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Davies C, et al. "Long-term effects of continuing adjuvant tamoxifen to 10 years versus stopping at 5 years after diagnosis of oestrogen receptor-positive breast cancer: ATLAS, a randomised trial". The Lancet. 2013. 381(9869):805-16.
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Clinical Question

Among women with breast cancer, how does 10 years of adjuvant tamoxifen compare to 5 years of tamoxifen in reducing breast cancer recurrence and mortality?

Bottom Line

Among women with breast cancer, 10 years of adjuvant tamoxifen reduces all-cause mortality and breast cancer recurrence compared to 5 years of therapy, at the expense of marginally increased rates of endometrial cancer and VTE.

Major Points

Two or five years of adjuvant tamoxifen had been the standard of care among women with estrogen receptor (ER)-positive breast cancer. Whether extension of therapy to 10 years or beyond results in improved efficacy and an acceptable side effect profile was and remains incompletely understood.

The 2013 Adjuvant Tamoxifen: Longer Against Shorter (ATLAS) trial randomized 15,244 women with breast cancer who had completed about 5 years of adjuvant tamoxifen to either 1) continued tamoxifen to 10 years, or 2) discontinuation of tamoxifen at 5 years. Approximately half of patients (53%) were ER-positive and were included in the efficacy analysis; those with ER-negative or ER-unknown disease were included in analyses of non-breast-cancer outcomes. With a mean follow-up of 7.6 years, extended tamoxifen was associated with a small but statistically significant reduction in all-cause mortality (21.5% vs. 22.9%), at the expense of more endometrial cancer (1.8% vs. 0.97%), pulmonary embolism (0.63% vs. 0.33%). Incident CAD was reduced (2.01% vs. 2.53%). Among those with ER-positive disease, there was a more pronounced difference in all-cause mortality (18.6% vs. 21.1%) and breast cancer recurrence (18% vs. 21%).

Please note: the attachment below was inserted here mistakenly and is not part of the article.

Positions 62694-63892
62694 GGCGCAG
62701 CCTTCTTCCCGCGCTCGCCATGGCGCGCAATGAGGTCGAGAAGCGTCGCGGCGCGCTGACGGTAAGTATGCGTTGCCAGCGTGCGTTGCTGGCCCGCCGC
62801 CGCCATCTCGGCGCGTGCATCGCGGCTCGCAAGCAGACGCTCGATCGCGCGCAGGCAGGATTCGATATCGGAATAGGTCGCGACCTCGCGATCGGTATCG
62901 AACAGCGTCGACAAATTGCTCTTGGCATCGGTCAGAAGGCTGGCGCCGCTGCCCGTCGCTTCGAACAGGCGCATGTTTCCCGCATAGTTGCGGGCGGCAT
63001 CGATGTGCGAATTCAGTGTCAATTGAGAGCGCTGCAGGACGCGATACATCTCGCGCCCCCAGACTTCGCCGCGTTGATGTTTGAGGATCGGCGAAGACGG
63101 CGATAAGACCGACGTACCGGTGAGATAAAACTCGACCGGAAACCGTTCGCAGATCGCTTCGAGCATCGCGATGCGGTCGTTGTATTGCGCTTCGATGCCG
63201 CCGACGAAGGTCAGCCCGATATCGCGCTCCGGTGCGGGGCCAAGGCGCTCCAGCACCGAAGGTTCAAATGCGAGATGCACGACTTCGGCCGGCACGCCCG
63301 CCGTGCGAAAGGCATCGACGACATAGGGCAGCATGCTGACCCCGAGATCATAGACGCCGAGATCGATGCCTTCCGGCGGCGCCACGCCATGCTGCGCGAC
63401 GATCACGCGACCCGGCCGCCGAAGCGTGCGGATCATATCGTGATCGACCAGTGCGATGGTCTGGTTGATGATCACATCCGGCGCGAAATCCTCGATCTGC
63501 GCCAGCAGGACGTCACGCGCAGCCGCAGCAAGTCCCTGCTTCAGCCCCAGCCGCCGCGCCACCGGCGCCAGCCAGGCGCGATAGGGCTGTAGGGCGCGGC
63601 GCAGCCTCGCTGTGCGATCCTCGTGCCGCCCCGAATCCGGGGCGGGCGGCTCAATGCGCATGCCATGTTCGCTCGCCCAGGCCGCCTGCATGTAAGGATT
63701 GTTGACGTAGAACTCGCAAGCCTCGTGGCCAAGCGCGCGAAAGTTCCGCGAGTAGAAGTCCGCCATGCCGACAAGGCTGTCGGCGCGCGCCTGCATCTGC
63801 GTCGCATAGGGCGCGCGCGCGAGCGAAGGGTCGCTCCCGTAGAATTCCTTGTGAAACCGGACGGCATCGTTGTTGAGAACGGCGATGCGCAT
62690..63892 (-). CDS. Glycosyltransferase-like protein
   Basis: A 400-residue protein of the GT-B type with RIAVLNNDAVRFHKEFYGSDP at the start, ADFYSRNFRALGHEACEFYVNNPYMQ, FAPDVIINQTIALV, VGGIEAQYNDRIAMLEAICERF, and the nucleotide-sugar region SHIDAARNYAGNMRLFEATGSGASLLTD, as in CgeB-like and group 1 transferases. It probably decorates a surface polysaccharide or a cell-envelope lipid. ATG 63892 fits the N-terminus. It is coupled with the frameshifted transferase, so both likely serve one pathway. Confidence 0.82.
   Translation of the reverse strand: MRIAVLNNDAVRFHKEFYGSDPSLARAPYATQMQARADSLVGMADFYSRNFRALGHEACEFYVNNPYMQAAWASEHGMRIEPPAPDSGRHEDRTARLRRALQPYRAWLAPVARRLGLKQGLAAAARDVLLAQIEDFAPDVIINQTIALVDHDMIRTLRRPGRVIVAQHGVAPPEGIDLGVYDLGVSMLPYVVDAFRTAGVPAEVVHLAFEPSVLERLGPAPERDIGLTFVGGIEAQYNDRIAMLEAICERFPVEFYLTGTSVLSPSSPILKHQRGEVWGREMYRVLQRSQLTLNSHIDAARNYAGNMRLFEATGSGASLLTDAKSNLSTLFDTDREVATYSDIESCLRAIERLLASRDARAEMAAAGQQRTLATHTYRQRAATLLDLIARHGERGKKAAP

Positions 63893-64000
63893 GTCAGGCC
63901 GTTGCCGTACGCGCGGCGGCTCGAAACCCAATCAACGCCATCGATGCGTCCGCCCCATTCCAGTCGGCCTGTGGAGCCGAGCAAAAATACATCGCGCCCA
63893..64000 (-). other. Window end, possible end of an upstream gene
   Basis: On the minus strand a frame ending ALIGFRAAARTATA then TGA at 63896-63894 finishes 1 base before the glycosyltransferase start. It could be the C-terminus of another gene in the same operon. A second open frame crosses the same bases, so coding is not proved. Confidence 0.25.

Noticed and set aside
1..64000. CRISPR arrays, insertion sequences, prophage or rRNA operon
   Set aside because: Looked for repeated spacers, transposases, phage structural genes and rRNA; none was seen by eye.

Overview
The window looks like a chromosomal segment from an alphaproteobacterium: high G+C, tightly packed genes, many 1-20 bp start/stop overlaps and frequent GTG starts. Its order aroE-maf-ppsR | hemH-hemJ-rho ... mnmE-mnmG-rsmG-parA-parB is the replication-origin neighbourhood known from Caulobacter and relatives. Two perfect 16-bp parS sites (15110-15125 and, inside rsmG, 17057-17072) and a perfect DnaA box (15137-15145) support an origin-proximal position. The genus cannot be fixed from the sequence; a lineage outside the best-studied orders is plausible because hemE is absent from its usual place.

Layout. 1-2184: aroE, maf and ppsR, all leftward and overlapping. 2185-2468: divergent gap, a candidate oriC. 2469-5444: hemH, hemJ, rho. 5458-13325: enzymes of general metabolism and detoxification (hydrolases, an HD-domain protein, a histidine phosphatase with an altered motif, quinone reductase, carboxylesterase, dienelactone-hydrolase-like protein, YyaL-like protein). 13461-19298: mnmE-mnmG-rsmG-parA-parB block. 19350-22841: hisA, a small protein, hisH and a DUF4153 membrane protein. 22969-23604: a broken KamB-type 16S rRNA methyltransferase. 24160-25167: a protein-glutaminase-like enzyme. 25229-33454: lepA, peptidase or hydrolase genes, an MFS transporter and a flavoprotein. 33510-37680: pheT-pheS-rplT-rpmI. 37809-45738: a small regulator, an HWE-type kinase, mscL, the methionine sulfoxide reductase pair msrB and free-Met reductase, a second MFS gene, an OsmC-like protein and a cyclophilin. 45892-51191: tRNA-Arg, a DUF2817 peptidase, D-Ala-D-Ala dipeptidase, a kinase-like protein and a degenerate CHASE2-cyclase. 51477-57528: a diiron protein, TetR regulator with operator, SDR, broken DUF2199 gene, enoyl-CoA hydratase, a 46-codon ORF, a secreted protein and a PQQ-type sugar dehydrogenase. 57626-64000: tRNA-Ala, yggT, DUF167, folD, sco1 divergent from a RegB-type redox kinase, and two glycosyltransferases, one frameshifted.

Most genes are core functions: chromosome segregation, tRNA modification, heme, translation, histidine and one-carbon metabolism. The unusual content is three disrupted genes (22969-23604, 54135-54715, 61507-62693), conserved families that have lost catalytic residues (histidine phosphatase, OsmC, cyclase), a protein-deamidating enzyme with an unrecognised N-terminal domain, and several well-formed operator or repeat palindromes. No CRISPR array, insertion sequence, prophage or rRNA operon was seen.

ATLAS provides evidence that continued therapy to 10 years provides modest benefit for some women with ER-positive breast cancer. These findings were redemonstrated in an interim analysis of the aTTOM trial, presented at the 2013 ASCO Annual Meeting. Whether the benefit of extended tamoxifen applies to aromatase inhibitors is not clear; the NSABP B-42 and MA.17R trials are underway and will help to address the role of extended letrozole for postmenopausal patients. Whether extended endocrine therapy should be offered to all patients remains unknown, and the NCCN guidelines merely recommend to consider continuation of endocrine therapy following 5 years of initial treatment.


NCCN Breast Cancer (3.2013)[1]

  • For women premenopausal at the time of diagnosis, tamoxifen for 5 years (category 1) ± ovarian suppression or ablation (category 2B)
  • If postmenopausal after 5 years of initial tamoxifen, then consider tamoxifen for additional 5 years (category 1) or switch to aromatase inhibitor for additional 5 years (category 1)